At its most basic level, blockchain is a system of storing information in such a way that it is impossible to hack or change. It is essentially a digital transaction ledger, with each block in a chain containing multiple transactions. These blocks in the chain are secured together using cryptography.
The Basics of Blockchain Technology
So far, we’ve established that a blockchain accumulates information into blocks and that these blocks hold sets of information. When these blocks are full, they are closed and connected to the previous block. This forms a chain of blocks, hence the name. Additional information is added to a consecutive block, creating a newly formed block that links to the previous one.
In addition to transaction data, each block contains a timestamp (which keeps track of when that block was created), and a cryptographic hash (a mathematical sequence that protects the integrity of the block and its information).
Due to this added security, blockchains are resistant to modification. This is because one block’s data cannot be changed without altering the data of the following blocks.
Blockchain technology is used in multiple sectors, with the most popular being crypto. Most cryptocurrencies, including Bitcoin and Ethereum, use this technology to store data and record transactions.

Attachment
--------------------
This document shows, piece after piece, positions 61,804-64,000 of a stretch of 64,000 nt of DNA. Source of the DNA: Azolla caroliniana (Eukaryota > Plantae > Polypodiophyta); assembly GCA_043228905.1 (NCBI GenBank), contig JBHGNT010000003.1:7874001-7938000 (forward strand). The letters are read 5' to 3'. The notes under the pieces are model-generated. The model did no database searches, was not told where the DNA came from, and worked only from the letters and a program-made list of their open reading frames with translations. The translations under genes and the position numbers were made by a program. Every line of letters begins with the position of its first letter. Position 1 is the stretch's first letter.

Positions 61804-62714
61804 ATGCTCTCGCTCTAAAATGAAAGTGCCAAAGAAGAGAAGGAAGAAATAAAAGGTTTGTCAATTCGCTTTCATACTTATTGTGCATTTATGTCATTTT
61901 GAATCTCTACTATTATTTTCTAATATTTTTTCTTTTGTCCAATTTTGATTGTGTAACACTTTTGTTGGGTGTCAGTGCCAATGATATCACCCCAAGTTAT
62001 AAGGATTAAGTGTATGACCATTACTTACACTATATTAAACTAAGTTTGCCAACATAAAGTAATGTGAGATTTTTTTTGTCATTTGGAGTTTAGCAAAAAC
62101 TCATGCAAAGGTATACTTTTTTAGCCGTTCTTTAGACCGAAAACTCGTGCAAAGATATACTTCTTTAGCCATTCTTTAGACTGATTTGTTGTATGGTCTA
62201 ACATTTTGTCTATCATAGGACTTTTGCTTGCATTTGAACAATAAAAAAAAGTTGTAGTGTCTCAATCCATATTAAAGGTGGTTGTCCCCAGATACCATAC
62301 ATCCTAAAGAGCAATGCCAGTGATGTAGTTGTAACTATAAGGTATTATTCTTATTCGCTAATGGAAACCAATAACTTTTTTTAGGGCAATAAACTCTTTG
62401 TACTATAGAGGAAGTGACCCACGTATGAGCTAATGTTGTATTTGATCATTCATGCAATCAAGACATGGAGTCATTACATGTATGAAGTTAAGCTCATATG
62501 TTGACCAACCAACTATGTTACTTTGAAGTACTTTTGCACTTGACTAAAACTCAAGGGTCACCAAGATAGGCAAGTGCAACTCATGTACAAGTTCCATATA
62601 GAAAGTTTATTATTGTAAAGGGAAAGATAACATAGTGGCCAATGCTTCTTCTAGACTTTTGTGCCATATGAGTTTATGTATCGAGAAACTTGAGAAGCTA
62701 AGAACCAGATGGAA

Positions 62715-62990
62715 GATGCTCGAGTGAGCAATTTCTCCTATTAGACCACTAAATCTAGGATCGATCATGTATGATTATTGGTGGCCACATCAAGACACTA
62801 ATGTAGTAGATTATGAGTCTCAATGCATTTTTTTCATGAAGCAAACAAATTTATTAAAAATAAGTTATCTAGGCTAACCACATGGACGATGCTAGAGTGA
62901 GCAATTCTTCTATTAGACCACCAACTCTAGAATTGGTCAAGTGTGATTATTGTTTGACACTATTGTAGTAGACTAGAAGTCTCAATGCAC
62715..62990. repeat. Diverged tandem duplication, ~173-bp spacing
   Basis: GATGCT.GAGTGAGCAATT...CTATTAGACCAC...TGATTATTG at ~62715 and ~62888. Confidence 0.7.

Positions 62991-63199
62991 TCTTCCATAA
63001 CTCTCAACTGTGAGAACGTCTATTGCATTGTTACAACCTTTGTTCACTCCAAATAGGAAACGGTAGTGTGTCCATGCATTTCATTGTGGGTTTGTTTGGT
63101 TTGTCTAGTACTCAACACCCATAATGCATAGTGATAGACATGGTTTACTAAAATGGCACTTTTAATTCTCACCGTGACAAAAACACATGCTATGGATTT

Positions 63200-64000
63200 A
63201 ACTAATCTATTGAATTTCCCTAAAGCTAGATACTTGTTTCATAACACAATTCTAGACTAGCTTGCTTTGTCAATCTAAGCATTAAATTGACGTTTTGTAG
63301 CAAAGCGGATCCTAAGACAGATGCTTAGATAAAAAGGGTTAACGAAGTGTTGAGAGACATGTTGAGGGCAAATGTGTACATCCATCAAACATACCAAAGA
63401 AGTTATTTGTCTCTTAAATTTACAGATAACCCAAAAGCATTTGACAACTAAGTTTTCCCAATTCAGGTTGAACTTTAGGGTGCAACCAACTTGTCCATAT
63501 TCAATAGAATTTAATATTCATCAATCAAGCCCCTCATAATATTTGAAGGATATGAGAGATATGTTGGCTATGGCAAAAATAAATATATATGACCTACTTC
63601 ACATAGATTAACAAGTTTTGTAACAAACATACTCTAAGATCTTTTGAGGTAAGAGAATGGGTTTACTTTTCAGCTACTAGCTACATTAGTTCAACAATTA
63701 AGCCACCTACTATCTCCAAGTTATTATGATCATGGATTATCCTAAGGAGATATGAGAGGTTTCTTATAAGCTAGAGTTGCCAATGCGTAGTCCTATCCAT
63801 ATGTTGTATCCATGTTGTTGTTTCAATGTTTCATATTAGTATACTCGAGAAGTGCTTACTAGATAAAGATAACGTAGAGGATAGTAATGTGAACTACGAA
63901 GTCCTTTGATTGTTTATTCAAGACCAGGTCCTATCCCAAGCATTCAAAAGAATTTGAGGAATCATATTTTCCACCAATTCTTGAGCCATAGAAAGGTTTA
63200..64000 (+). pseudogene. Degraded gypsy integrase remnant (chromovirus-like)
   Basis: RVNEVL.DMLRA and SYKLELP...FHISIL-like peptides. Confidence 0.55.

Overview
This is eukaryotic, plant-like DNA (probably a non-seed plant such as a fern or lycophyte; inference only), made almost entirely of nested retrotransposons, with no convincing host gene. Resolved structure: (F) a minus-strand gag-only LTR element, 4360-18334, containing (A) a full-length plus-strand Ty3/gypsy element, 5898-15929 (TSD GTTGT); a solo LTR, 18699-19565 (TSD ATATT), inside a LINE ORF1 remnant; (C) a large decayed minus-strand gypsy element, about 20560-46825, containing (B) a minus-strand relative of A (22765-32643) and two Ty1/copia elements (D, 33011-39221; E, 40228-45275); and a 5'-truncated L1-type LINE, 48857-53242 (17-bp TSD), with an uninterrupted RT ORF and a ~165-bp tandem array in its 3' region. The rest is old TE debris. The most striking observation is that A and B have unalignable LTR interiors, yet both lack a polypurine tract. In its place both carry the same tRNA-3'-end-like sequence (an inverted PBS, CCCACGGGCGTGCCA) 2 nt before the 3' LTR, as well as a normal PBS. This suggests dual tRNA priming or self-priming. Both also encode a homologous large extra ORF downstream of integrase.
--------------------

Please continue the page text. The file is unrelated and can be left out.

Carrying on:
However, it can also be used to create a permanent and transparent ledger of tracking payments to creators and musicians. For example, in 2017, ASCAP (American Society of Composers, Authors, and Publishers) and PRS for Music partnered with IBM (International Business Machines Corporation) to start using this technology for royalty distribution.
Blockchain interoperability is the next step in the development of this technology. This is the ability of two or more blockchains to work together despite their differences. Interoperability is important to ensure that different industries can work together and create fully customizable web3 services.